Summit Daily editorial: Our county’s future depends on 1A
Summit County Referred Measure 1A is a targeted response to some of our most urgent challenges — wildfire, mental health, child care, recycling and the upkeep of vital public spaces. We urge you to vote for it.
Yes, it’s a big ask — $88 million in new taxpayer revenue over 10 years — but the Summit Daily News believes county officials have outlined a strong case for why 1A is the right way to create a stable and sustainable future for our community — in one fell swoop.
WHAT IT COSTS
A 4.7 mill levy would raise commercial and residential taxes for county residents annually by $33.96 for every $100,000 of property value. So for a property worth $1 million, the owner will pay $340 in additional property taxes each year for the next decade.
WHAT YOU GET
The $8.8 million generated would be divided annually, with a guaranteed $1 million for wildfire prevention, $2 million for mental health services and suicide prevention, $1.7 million for recycling and waste diversion, $1.6 million for county infrastructure maintenance and improvements and $2.5 million for affordable early childhood care and learning.
Let’s take each piece one by one.
Summit County’s suicide rate is three times the national average. The majority of Summit residents know someone with mental health or substance abuse issues. According to a recent survey, about 25 percent of high school students said they felt sad or hopeless almost every day for more than two weeks.
The mental health crisis is real and we’re currently ill-equipped to deal with it. 1A aims to build an infrastructure of new programs and positions that would bring new mental health services to our schools, our law enforcement agencies and those in need of long-term treatment. The bottom line: 1A will bring more mental health professionals to our county and connect them with the people who need their services the most.
The demand for early childhood providers is far outpacing the county’s supply. Around 345 children are on waiting lists for an early childhood provider, mostly infants and toddlers.
Of all the items in 1A, the pre-kindergarten piece receives the most funding. The initiative asks for $25 million over 10 years to ensure that Summit families — already burdened by high rents and health care costs — don’t spend more than 7 to 10 percent of their income on pre-kindergarten child care. Specifically, the funding will go to providing tuition credits for 4-year-old children and building a new child care center on the north end of the county.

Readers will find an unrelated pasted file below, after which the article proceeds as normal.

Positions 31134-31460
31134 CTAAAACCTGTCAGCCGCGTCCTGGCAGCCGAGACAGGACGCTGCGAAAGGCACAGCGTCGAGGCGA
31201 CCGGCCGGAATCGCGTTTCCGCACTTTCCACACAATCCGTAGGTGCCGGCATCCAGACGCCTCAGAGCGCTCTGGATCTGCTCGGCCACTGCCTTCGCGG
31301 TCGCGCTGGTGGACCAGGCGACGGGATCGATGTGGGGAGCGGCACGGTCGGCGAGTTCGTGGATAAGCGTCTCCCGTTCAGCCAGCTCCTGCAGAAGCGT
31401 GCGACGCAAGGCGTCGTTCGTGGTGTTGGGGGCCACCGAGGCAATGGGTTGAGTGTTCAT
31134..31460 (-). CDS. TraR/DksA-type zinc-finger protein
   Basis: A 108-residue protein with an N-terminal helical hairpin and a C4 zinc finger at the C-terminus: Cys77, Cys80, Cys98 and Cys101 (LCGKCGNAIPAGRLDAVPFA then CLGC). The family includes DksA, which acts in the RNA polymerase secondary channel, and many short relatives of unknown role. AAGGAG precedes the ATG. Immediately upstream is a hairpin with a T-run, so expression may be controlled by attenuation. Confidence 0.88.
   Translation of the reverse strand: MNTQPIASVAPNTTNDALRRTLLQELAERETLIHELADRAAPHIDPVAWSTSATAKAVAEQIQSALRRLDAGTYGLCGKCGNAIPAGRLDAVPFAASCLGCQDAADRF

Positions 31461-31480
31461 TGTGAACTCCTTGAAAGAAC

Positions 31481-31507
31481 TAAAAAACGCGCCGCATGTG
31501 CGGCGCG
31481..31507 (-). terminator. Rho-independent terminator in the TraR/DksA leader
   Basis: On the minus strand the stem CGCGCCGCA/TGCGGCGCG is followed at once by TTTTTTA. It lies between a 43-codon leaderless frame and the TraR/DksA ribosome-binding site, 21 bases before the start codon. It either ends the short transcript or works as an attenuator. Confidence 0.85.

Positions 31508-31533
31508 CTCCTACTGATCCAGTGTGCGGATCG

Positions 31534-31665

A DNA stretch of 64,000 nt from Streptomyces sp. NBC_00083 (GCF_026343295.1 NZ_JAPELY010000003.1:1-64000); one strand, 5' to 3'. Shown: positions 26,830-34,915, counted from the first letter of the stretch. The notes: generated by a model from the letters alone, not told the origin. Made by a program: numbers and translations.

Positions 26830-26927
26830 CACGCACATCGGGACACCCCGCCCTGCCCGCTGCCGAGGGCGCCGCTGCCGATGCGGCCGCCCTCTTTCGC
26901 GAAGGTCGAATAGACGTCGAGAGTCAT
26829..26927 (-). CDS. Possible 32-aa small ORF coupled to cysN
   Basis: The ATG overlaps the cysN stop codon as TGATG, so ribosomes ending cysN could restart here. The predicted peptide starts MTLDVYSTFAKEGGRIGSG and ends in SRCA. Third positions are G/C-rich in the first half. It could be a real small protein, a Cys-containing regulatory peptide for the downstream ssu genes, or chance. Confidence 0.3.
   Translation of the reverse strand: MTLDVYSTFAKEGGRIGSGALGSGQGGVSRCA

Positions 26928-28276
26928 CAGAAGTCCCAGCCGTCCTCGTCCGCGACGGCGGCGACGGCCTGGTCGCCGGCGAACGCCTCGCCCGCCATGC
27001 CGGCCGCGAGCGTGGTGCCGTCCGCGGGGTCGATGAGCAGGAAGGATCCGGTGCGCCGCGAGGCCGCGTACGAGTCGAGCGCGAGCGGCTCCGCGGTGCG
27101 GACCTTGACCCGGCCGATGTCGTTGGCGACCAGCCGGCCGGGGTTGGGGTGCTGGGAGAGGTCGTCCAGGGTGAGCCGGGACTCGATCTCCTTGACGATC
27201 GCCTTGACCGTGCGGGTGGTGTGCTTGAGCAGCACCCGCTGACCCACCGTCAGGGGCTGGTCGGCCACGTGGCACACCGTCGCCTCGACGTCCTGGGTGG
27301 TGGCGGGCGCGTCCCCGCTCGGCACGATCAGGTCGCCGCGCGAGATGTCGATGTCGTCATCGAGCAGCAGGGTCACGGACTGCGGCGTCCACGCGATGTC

Let’s face it: Summit County’s high cost of living requires two-income families. That’s the reality. We know high-quality childhood education sets children up for future academic success. It’s imperative that we support our working families. 1A is a great start.
For the past two summers, Summit County was on fire. Plumes of smoke filled the air and thousands of homes were evacuated as wildfires tore through Summit’s beetle-ravaged forests. In the case of the Buffalo Mountain Fire, fuel breaks around the Mesa Cortina and Wildernest neighborhoods prevented catastrophe. As the Mountain West continues to dry out and snowpack dwindles, wildfire seasons will grow longer and more intense. 1A, with its $1 million bump in funding, gives us a fighting chance to better protect our communities. As U.S. Forest Service funding shrinks, it is essential we take responsibility for our safety.
Summit County’s recycling rate is an embarrassment. We recycle and compost less than 25 percent of our garbage. That’s far below the national average of 34 percent.
The problem is that recycling does not pay for itself. Summit County’s recycling program operates at a $500,000 deficit because it relies solely on tipping fees paid by waste haulers. The irony there is that the more we recycle (i.e. divert waste from the landfill) the less money we have to … recycle — hence the deficit. Additionally, the international market for recyclables has collapsed.
That means if we value recycling, we’re going to have to pay for it.
1A will bring the funding necessary to increase our diversion rate to 40 percent by 2035. It will do that by adding a new recycling drop-off center in the Silverthorne/Dillon area, expanding food scrap recycling programs across the county and increasing our capacity to accept more materials.
Maybe this component doesn’t have the emotional weight of the others. However, renovating our Summit County Community and Senior Center in Frisco and our public libraries is worth your support. Those facilities act as community gathering spaces. We need them now and in the future.
The Summit Daily News encourages voters to support Referred Measure 1A. Summit County is setting an example in the mountains: We identify our problems and face them head on.
The Summit Daily editorial board includes Publisher Meg Boyer, Editor Ben Trollinger, Assistant Editor Susan Gilmore and reporters Sawyer D’Argonne and Deepan Dutta.
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